Posts Tagged ‘astronauts’

A Glimpse at Where Camera Gear is Kept on the International Space Station

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If you’re a photography enthusiast and ever have the good fortune of finding yourself floating around on the International Space Station, here are two words you should know: service module. Formally called the “Zvezda Service Module,” it’s the component of the ISS that houses all of the station’s life support systems, and is where the astronauts gather if there is any kind of emergency. But here’s the main reason you’ll want to pay the module visit: the fancy camera equipment used by the astronauts is stored on the walls!
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Astronauts on the ISS Use a ‘NightPod’ to Stabilize Their Low-Light Photos

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Astronaut photographers on the International Space Station have been beaming quite a few photographs of Earth as of late, but have you ever wondered how they manage capture relatively sharp photographs of Earth’s cities at night?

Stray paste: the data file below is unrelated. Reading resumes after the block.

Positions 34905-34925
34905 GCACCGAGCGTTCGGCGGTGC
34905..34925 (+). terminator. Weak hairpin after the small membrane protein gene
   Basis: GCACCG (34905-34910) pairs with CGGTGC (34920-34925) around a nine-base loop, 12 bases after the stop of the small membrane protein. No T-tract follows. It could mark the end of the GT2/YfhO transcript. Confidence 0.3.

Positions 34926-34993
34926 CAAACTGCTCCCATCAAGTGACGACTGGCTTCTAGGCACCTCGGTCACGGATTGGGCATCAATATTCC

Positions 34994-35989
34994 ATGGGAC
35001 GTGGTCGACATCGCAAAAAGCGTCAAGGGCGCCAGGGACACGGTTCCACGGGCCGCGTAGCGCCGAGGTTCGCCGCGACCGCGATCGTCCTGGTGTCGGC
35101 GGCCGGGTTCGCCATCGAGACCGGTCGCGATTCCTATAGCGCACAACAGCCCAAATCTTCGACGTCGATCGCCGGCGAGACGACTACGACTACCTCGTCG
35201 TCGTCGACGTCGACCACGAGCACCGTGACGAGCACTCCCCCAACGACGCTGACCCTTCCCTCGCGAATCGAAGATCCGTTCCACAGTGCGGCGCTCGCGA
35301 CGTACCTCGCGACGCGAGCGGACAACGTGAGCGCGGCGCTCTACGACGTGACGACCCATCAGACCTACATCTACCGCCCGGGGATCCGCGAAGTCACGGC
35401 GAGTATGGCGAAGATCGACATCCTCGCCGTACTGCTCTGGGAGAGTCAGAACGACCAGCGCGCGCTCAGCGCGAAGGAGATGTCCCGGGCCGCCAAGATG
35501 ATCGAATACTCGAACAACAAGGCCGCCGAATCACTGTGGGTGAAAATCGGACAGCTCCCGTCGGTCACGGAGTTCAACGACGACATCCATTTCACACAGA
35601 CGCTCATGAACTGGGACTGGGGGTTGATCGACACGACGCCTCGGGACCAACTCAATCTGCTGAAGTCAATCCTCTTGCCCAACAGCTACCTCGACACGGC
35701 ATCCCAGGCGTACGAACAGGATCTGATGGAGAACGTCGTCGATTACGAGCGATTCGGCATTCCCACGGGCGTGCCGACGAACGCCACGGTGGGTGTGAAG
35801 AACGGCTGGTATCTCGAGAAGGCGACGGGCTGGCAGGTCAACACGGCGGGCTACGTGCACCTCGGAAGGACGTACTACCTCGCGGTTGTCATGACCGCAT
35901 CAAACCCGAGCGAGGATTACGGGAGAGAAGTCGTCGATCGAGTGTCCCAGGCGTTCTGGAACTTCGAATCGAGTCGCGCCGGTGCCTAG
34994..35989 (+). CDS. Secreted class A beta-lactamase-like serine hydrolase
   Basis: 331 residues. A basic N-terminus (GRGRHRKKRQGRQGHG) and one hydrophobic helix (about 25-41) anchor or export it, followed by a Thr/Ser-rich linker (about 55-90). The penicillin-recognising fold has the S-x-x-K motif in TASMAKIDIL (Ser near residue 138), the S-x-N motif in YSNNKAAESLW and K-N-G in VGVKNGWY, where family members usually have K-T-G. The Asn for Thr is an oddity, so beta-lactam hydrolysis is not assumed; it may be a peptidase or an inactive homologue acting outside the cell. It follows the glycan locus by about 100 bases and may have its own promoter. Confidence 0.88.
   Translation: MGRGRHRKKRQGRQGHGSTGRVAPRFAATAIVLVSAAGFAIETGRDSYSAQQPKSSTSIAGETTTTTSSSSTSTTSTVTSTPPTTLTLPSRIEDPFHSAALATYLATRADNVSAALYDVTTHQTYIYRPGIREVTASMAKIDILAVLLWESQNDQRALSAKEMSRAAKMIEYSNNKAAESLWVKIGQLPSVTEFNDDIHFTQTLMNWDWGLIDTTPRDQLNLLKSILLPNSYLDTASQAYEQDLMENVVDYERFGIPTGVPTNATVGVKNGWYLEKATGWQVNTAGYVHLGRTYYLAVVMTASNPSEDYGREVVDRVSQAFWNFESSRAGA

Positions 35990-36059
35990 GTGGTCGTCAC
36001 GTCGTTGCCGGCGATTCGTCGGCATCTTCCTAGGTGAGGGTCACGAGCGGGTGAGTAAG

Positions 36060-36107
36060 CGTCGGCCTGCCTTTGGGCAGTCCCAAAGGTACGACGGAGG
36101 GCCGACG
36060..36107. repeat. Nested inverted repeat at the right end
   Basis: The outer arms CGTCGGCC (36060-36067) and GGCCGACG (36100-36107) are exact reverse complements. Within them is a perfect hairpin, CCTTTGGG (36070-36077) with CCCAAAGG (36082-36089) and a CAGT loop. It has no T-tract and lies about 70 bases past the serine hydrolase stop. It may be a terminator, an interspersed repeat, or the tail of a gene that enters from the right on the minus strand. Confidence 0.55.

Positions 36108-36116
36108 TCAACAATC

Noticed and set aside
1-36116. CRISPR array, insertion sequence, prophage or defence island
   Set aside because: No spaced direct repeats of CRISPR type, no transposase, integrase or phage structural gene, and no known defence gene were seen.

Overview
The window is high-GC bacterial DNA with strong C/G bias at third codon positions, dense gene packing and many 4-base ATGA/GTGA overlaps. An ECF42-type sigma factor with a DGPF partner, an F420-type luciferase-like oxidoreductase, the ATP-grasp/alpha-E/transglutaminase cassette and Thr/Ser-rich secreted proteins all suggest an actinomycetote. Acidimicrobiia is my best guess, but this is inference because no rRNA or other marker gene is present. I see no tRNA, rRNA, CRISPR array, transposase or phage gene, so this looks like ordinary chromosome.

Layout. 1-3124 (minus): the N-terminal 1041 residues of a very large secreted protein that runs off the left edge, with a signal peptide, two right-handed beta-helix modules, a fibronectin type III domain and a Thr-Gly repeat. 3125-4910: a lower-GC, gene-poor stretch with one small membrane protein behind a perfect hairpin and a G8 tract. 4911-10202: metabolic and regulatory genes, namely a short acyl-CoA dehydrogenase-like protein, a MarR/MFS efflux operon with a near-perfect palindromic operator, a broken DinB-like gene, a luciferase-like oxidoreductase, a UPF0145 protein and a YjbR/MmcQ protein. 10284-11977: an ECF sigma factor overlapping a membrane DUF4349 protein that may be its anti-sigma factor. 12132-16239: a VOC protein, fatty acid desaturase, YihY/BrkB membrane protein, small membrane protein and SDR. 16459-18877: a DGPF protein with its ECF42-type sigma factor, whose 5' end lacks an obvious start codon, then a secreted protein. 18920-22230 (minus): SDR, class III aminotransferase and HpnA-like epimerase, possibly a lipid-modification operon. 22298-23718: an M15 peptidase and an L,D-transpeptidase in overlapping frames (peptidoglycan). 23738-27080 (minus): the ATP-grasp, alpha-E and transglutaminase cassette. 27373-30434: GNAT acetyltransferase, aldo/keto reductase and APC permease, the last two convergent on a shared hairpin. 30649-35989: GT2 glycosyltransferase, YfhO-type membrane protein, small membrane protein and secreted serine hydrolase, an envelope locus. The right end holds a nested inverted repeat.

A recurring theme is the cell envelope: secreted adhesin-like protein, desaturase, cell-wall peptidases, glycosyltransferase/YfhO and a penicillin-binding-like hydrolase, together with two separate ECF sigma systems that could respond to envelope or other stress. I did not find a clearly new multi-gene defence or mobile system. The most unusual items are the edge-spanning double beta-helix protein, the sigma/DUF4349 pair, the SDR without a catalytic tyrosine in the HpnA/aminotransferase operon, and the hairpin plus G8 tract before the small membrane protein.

The speed at which the ISS hurtles around our planet is indeed a major challenge for low-light photography, and astronauts in the past have tried to overcome it by using high-speed film or by doing some manual tracking (which is very hit-and-miss). Luckily, space shooters nowadays have a new special tool up their sleeve: the NightPod.
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Photographs of Astronauts Using DSLRs on Spacewalks

This photograph of Japanese astronaut Aki Hoshide taking a self-portrait was published to NASA’s amazing 2Explore Flickr account on Wednesday. It was snapped during a six-and-a-half hour spacewalk outside the International Space Station. The EXIF data embedded in the photo reveals that he was using a Nikon D2Xs with a 10.5mm fisheye lens at f/11, 1/500, and ISO 200.
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